Log In

Come Join Us!

Are you an
Engineering professional?
Join Eng-Tips Forums!
  • Talk With Other Members
  • Be Notified Of Responses
    To Your Posts
  • Keyword Search
  • One-Click Access To Your
    Favorite Forums
  • Automated Signatures
    On Your Posts
  • Best Of All, It's Free!
  • Students Click Here

*Eng-Tips's functionality depends on members receiving e-mail. By joining you are opting in to receive e-mail.

Posting Guidelines

Promoting, selling, recruiting, coursework and thesis posting is forbidden.

Students Click Here

Stair Stringer Deflection, 10' rise

Stair Stringer Deflection, 10' rise

Stair Stringer Deflection, 10' rise

Loosing my mind on this project. Someone please help

Im building a staircase. Open riser, 2 exposed stringers

First I built a 3.5" wide by 10.25" gluelam oak beam. its really solid, but i used urea PPR glue and my first 3 layers didnt have enough glue, i can see the glue joint is weak in those 3 lamination, it bugs me.

So i went and bought 4x10 structural #1 doug fir beams, planed them down to 3.5 x 9.75

The total rise is 122", total run is 168" so the total stringer length is about 16.5'

I dont want to get to detailed but basically im worried about deflection. There is going to be a glass railing attached to the floor, then to the stair treads, acting as a handrail.

I see from calc i get around 0.34 in deflection with a 50lb live and 15 lbs dead(3" thick white oak treads x 42" wide=heavy)

Every beam i use will get deflection, even an eng lvl.

Is this going to transfer down into the glass railing and put stress onto the glass? Or are the stand off glass fitting designed to allow movement/expansion?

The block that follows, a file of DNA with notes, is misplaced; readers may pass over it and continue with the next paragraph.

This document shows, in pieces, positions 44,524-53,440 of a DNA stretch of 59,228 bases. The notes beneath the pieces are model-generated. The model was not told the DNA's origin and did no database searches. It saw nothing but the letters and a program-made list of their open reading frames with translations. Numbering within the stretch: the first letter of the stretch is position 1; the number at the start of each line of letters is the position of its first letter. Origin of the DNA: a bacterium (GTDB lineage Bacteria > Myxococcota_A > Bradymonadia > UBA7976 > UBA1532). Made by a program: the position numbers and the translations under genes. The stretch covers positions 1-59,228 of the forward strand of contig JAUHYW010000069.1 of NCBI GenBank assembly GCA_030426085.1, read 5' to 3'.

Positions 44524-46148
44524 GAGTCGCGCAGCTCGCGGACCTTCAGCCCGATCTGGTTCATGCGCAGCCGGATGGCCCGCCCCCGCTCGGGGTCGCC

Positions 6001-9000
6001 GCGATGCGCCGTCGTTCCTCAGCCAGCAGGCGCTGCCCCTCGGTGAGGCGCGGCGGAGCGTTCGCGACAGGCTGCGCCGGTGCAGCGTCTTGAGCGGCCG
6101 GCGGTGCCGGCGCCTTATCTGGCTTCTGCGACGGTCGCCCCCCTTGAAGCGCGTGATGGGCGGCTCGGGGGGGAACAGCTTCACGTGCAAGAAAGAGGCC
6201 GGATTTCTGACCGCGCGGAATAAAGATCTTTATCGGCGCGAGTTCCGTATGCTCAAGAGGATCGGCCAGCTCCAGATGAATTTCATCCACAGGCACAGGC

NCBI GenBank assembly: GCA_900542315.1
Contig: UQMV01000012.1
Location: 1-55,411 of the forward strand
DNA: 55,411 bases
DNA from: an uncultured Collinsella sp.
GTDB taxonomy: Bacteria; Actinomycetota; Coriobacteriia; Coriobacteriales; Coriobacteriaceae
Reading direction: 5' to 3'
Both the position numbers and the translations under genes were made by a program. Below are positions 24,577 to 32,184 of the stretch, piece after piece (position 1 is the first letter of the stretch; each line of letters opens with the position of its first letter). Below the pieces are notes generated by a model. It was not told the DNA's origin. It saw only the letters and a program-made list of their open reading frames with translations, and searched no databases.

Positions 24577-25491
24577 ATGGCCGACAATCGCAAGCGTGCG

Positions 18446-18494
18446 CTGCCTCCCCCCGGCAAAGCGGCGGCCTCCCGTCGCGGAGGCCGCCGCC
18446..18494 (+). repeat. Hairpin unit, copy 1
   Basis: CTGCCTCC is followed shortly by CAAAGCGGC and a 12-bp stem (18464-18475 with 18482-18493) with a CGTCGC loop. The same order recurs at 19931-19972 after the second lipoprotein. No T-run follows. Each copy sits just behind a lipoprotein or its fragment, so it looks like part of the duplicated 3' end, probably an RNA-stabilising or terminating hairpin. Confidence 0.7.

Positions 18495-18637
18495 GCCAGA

RE: Stair Stringer Deflection, 10' rise

For a stairway, you should be using 100 psf LL.

Mike McCann, PE, SE (WA, HI)

RE: Stair Stringer Deflection, 10' rise

Context first. Is this a residence? For one or two family houses/townhomes you can use 40psf live load. 100psf for every other use.
Regardless, your handrail manufacturer should be well-versed with this situation. The connection types and tolerances for deflection will be manufacturer specific.
Are the beams notched like stringers or do the treads connect to the side?

RE: Stair Stringer Deflection, 10' rise

Building code uses AWC deck guide of 8' between posts if cut stringer or 13'3" if solid. You are 14' so consider mid-span supports.

RE: Stair Stringer Deflection, 10' rise

A residential stair will likely never see 40 psf live load. My gut says you are ok.

RE: Stair Stringer Deflection, 10' rise

HI, thanks for responses. render attached.
Heres how i understand it works:

This is residential. The stringer are not notched. 40#LL and i add a 10 dead for treads(white oak). foorprint is about 16x4 or 64 sqft.

64sqft x 50# load = 3200# / 2 stringers = distributed load of 1600lbs per stringer. I round it up to 2200# per stringer for uneven load.
Is this how it works?

When i did some number punching online i found a 2x10 to be fine for my load and span. Im not using spruce 2x10. Im using #1 grade 4x10 Doug-fir which carries an MOE almost 80% more then spruce if i remember.

I cant have support in the middle.

Last night after thinking about all this, i realize that maybe the glass will actually support the stairs a bit, and help prevent that small amount of deflection if some 400# fatty jumps on the mid treads.